And what if the jobs are not needed that week? The research mentioned above found that 12-16 year olds complete four tasks per week, such as setting the table, doing the dishes and loading or unloading the dishwasher. In an admittedly impractically hectic week where every dinner is eaten at someone else’s house, everything that’s happening financially doesn’t seem right. It’s terribly complicated. Also, many newer solutions (like the GoHenry prepaid debit card designed specifically for kids) require the admin to upload funds and simply remember to do so.

Also, there’s something medieval about completing a quest and being rewarded with a shiny coin as if you were a fool game of Thrones. Also, for a pound, 45 minutes of cleaning up is a crappy hourly rate. Think about it and it may feel… exploitative? Can you march against the increased cost of living with a clear conscience and then pay your offspring such meager sums? (Yes.)

More on this education

But any fee offered just for passing is somehow both too much and not enough. Ask any parent what their child brings to their life and you’ll get a hearty speech, but translate it into a sum and it’s a little less pretty: “Two pounds.” Leave me alone.”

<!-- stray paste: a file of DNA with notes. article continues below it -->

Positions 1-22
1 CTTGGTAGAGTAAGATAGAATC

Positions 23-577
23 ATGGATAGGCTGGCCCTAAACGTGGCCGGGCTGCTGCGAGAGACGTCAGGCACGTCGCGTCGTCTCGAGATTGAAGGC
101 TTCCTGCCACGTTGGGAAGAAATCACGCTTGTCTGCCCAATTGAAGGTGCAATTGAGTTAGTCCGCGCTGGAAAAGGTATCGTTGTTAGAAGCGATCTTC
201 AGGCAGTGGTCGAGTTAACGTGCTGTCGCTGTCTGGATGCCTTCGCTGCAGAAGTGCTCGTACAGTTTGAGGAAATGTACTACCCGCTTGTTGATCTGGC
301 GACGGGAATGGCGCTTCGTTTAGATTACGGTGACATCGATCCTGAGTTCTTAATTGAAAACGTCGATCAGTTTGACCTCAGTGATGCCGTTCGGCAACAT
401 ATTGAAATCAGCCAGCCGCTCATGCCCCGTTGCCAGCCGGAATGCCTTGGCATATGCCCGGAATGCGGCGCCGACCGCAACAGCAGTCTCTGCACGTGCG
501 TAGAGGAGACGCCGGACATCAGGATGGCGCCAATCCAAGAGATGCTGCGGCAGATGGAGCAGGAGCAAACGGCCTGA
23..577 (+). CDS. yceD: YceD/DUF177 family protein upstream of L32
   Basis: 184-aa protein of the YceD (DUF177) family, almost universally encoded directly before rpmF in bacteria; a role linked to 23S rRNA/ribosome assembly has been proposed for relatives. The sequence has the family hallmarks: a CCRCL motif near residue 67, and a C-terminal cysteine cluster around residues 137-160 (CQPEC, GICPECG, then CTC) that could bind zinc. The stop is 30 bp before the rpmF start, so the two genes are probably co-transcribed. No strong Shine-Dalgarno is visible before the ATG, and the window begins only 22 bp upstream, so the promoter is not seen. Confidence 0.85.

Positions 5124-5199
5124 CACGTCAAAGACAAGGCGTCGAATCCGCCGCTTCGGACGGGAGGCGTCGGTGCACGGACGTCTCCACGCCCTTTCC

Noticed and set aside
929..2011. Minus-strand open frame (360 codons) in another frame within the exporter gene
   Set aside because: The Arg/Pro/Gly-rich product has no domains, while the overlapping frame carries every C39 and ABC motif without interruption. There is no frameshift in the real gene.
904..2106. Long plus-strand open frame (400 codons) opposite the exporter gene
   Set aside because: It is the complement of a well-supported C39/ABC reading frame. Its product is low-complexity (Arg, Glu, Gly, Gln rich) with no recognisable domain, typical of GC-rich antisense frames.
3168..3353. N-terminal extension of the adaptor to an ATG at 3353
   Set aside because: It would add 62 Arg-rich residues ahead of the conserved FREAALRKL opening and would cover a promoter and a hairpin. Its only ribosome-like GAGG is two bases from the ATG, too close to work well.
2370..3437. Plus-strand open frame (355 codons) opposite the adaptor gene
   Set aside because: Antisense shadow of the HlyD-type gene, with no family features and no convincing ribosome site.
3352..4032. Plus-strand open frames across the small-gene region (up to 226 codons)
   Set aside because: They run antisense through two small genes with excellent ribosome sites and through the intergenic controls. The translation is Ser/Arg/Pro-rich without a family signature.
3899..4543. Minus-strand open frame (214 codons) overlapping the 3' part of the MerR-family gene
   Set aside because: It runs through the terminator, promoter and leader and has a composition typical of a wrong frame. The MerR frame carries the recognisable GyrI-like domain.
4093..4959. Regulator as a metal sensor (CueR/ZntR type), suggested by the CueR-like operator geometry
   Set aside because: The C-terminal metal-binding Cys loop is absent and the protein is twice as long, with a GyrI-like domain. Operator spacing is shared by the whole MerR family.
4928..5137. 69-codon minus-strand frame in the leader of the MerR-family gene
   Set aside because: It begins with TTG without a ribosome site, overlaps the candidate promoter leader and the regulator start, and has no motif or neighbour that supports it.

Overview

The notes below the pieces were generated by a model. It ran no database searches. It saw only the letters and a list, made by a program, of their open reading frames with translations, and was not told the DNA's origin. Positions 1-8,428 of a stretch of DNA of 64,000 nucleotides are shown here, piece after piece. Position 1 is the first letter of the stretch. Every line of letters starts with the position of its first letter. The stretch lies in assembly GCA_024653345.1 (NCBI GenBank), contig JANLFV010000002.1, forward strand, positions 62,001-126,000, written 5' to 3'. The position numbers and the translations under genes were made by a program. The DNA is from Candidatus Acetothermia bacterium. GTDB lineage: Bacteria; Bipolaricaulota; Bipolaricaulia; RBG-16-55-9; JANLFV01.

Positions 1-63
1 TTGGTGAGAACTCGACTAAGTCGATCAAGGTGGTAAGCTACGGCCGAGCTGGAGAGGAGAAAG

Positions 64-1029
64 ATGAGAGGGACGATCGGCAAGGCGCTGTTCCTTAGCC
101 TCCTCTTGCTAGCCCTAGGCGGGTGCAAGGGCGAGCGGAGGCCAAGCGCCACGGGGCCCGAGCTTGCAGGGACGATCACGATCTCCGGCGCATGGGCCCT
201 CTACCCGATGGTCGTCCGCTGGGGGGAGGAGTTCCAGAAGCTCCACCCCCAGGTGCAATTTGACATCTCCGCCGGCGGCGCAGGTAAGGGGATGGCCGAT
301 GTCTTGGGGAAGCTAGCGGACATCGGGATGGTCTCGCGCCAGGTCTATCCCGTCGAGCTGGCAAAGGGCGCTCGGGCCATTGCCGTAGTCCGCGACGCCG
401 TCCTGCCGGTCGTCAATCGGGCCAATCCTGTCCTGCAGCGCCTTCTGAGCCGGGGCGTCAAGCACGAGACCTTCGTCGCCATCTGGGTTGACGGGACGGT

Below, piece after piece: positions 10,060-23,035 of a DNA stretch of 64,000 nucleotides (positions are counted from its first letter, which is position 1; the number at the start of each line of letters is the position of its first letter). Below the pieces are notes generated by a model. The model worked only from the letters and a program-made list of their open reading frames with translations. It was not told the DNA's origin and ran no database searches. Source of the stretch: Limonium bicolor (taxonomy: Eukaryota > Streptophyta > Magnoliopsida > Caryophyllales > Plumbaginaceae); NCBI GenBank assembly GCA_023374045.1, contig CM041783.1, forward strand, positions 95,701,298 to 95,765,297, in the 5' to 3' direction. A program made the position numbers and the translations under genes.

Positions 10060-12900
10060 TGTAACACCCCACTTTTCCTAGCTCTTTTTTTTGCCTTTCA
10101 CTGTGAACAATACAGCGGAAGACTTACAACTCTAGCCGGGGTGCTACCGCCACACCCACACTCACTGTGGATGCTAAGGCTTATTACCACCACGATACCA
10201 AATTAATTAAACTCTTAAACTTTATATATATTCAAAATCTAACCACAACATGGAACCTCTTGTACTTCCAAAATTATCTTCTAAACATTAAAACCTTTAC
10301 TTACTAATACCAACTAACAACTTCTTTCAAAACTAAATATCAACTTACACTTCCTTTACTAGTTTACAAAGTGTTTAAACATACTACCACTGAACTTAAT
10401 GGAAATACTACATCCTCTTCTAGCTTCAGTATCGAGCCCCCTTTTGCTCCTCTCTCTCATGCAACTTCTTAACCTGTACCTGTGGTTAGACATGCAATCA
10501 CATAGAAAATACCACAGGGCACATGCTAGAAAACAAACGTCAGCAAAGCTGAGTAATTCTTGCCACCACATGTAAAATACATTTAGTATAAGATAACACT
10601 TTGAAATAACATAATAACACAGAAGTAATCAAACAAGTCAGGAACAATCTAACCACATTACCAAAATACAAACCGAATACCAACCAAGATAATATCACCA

Then there’s the financial literacy argument: money needs to be made to be appreciated, and gradually saving for something special teaches you the value of being sensible.

A friend’s children get 20p a week for each year of their age (ie £1.40 for a seven-year-old) which automatically goes into a Monzo pot, along with occasional bonuses for their helpfulness. “You can’t see it, so it’s easier to save up,” she says, and they’ve done an impressive job, with one amassing enough to buy an Oculus headset.

But when everything is extortionate, it’s hard to stress the importance of every penny. For a child earning a pound a week, watching Scrooge McDuck swim in his tub of gold coins or lighting a cigar for a £100 Premiership footballer must be like watching a parent throw a domino ordered for a sum that would take six months to indicate.

Adult life involves endless, grueling money stress, plus guilt for making too much or shame for making too little. Ask an adult what they earn and they will respond as if you would spit in their mouth. Certainly for every argument that early financial education helps, there’s one thing about delaying it. The playground can be quite unforgiving – an objective difference in spending money in families with different financial situations can draw a clear line. Could a more free running system avoid such noticeable discrepancies. Or is it just messy?

In short, we should probably make a revolution and start over with a barter system. But until that happens, entrepreneurial kids will find ways to make money: I recently paid my nephew £1 to drink a jar of salad dressing. He loved it, I loved it, but the real winner? Capitalism.